Police Asked To Leave Arizona Starbucks Because Customer “Did Not Feel Safe” (Video)


“#DumpStarbucks” started trending on Twitter after news surfaced that a barista at a Tempe, Arizona store reportedly asked police officers to leave because they were making customers feel unsafe.

The Tempe Officers Association tweeted that six police officers stopped at a Starbucks on the 4th of July before their shift and were approached by a barista who said a customer “did not feel safe” because of their presence and asked them to either remove themselves from the complaining customer’s line of sight or leave.

tweet posted by the Tempe Officers Association (TOA) asserted that six Tempe Police Department officers were drinking coffee before their shift at a Starbucks when the barista made the request.

According to the narrative provided in the Tempe Officers Association tweet, the following events transpired at a Tempe Starbucks outlet on July 4:

On Independence Day, six Tempe police officers stopped by the Starbucks at Scottsdale Road and McKellips for coffee. The officers paid for their drinks and stood together having a cup of coffee before their long 4th of July shift. They were approached by a barista, who knew one of the officers by name, because he is a regular at that location. The barista said that a customer “did not feel safe” because of the police presence. The barista asked the officers to move out of the customer’s line of sight or to leave.

Disappointed, the officers did in fact leave.

The Tempe Officers Association claims “such treatment has become all too common in 2019” and said it will “look forward to working collaboratively” with Starbucks to address the incident.

This treatment of public safety workers could not be more disheartening. While the barista was polite, making such a request at all was offensive. Unfortunately, such treatment has become all too common in 2019.

We know this is not a national policy at Starbucks Corporate and we look forward to working collaboratively with them on this important dialogue.

Rob Ferraro, president of the police union, told Phoenix television station KSAZ in a phone interview that “It’s become accepted to not trust or to see police and think that we’re not here to serve you, and again, it goes back to — we take great pride of the level of customer service we provide to citizens, and to be looked at as feeling unsafe when you have law enforcement around you is somewhat perplexing to me.”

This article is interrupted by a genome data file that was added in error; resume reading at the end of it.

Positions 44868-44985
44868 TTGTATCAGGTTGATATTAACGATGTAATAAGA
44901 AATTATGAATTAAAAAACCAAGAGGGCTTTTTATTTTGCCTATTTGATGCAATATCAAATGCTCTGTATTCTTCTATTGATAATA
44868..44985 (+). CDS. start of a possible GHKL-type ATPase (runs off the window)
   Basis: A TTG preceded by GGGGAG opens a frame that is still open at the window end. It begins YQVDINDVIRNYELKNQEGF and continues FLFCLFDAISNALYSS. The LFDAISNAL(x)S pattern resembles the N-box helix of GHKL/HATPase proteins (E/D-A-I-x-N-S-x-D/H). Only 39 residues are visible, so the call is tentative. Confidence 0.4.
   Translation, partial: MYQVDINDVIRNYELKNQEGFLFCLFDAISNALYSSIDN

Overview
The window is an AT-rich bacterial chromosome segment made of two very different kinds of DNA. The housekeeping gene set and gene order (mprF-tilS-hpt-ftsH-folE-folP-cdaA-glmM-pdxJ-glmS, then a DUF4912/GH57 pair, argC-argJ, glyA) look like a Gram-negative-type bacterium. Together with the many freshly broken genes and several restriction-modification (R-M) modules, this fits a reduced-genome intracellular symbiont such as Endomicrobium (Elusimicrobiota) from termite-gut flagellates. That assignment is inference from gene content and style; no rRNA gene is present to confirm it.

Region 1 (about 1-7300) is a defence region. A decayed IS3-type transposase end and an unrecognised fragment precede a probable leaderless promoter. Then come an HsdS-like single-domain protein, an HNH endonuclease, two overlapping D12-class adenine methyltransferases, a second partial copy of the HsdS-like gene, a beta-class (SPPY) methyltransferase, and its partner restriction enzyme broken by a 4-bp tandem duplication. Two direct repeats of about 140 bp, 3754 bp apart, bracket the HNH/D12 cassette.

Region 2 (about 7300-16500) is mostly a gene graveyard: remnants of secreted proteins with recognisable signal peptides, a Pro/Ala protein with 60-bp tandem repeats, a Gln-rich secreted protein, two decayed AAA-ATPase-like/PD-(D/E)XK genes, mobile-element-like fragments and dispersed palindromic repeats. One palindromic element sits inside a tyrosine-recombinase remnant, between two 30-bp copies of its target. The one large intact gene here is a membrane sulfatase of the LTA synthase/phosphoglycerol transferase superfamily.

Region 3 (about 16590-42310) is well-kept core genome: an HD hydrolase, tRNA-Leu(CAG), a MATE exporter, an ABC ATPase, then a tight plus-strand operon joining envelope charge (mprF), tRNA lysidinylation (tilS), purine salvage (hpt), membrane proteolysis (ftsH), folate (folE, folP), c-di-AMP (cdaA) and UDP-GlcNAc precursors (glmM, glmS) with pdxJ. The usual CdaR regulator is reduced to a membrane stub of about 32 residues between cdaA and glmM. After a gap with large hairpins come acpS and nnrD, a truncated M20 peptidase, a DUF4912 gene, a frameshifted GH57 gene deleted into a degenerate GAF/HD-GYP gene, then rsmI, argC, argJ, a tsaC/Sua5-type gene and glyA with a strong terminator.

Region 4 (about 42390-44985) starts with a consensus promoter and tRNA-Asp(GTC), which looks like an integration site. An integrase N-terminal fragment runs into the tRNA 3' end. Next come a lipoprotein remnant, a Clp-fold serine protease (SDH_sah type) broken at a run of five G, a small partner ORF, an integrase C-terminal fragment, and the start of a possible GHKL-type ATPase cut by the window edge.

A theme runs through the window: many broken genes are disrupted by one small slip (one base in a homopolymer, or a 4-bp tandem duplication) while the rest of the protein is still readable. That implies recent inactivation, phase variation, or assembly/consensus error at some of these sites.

A Starbucks spokesperson told USA Today that the company was gathering details about the incident, and had reached out to the Tempe Police Department and the Tempe Officers Association to apologize and ask for time to “better understand what happened.”

“We have a deep respect for the Tempe Police and their service to the community,” spokesman Reggie Borges told the newspaper. “We’ve reached out to the Tempe Police Department and Tempe Officers Association to better understand what happened and apologize. We want everyone in our stores to feel welcomed and the incident described is not indicative of what we want any of our customers to feel in our stores.”

Starbucks was at the center of another storm of outrage last year, when two black men were kicked out of an outlet in Philadelphia, accused of trespassing. The store manager called the police on the two men for loitering without buying anything, but the ensuing backlash saw protesters descend on the store, and Starbucks close 8,000 stores nationwide for racial sensitivity training.

Starbucks also threw its bathrooms open to non-customers in the aftermath of the incident, a decision that led to a sharp rise in drug addicts using the bathrooms to shoot up. After numerous employee complaints, the company began installing needle disposal bins in its bathrooms earlier this year.